Hmmm. Changed your tune I see...


        Examine what is said, not who speaks.
        "Efficiency is intelligent laziness." -David Dunham
        "Think for yourself!" - Abigail
        "Memory, processor, disk in that order on the hardware side. Algorithm, algorithm, algorithm on the code side." - tachyon
Re: Comparing two arrays and counting pairwise comparisons
by borisz (Canon) on Oct 18, 2004 at 23:13 UTC
    I read the description twice and did not understand, what you want to do.
    Boris
Re: Comparing two arrays and counting pairwise comparisons
by tachyon (Chancellor) on Oct 19, 2004 at 00:19 UTC

    Your description is ambiguous. With the second string all the same char we have to infer either you want

    1. char1 str1 against char1 str2, char2 str1 against char2 str2 or you want all the permutaions ie
    2. char1 str1 against char(1..n) str2, char2 str1 against char(1..n) str2....

    I am assuming you want all the permutations. There are two general approaches. Brute force and the more clever approach. Brute force won't scale well as it is O(n^2). The clever approach is 0(n) plus an O(n^2) whisker that represents the number of possible tokens. As you can see both approaches yield the same results. Assuming those are the results you wanted ;-)

    use Data::Dumper; my $site1 = 'AATKKM' x 20; my $site2 = 'GGGGGA' x 20; # brute force my (%hash, $loops); for my $base1( split //, $site1 ) { for my $base2( split //, $site2 ) { $hash{"${base1}_$base2"}++; $loops++; } } # precount incidence of tokens my (%s1, %s2, %hash_e, $loops_e); do{ $s1{$_}++; $loops_e++ } for split //, $site1; do{ $s2{$_}++; $loops_e++ } for split //, $site2; # still loop within loop but the are now far fewer loops to do # as we only do one per token pair and calculate the total pairs # from our precount data for my $base1( keys %s1 ) { for my $base2( keys %s2 ) { $hash_e{"${base1}_$base2"} = $s1{$base1}*$s2{$base2}; $loops_e++; } } print "Brute force loops $loops\nEfficeient Loops $loops_e\n\n"; print Data::Dumper->Dump([\%hash, \%s1, \%s2, \%hash_e], [qw( hash s1 +s2 hash_e)] ); __DATA__ Brute force loops 14400 Efficeient Loops 248 $hash = { 'T_G' => '2000', 'A_A' => '800', 'T_A' => '400', 'M_G' => '2000', 'M_A' => '400', 'K_G' => '4000', 'K_A' => '800', 'A_G' => '4000' }; $s1 = { 'A' => '40', 'K' => '40', 'T' => '20', 'M' => '20' }; $s2 = { 'G' => '100', 'A' => '20' }; $hash_e = { 'T_G' => '2000', 'A_A' => '800', 'T_A' => '400', 'M_G' => '2000', 'M_A' => '400', 'K_G' => '4000', 'K_A' => '800', 'A_G' => '4000' };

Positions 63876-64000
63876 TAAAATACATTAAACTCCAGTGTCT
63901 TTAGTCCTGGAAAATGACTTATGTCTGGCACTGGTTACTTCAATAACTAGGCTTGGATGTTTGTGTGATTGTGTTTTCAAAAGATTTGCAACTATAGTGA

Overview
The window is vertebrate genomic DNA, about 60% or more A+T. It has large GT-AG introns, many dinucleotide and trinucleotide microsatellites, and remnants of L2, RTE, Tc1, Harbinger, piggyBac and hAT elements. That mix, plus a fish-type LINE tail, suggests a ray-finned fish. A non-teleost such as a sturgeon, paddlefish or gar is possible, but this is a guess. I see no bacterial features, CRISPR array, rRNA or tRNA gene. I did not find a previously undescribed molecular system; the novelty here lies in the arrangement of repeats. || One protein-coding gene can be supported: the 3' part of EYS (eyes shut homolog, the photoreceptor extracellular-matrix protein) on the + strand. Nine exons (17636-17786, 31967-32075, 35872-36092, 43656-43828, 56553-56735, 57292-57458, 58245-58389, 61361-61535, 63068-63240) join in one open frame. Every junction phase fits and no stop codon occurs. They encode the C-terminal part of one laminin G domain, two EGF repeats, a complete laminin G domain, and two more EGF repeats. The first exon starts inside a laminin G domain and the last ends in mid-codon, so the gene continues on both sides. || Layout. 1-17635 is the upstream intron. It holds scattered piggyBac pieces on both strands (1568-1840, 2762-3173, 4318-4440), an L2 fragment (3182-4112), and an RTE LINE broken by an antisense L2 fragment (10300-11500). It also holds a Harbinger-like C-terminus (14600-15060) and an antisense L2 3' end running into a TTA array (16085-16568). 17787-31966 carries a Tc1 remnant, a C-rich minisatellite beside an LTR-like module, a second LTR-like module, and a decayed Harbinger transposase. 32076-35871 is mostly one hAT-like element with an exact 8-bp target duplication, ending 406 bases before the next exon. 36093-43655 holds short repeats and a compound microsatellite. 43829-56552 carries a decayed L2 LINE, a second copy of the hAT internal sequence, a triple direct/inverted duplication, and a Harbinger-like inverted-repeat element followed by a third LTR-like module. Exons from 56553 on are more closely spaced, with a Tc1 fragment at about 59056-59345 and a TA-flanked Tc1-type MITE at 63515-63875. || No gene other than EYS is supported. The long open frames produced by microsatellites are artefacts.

cheers

    tachyon

      (From memory!)

      Your algorithm is O(N^2) but mine is O(N)

      True enough, but which N?

      I don't think your code comes close to answering the question. Your treating all the strings in each array as a single concatenated string. I'm not, and I don't believe that's what the OP wants.

      Using your algorithm on my test data produces this:

      Which is solving a totally different problem to the one I belive the OP wants to solve.


      Examine what is said, not who speaks.
      "Efficiency is intelligent laziness." -David Dunham
      "Think for yourself!" - Abigail
      "Memory, processor, disk in that order on the hardware side. Algorithm, algorithm, algorithm on the code side." - tachyon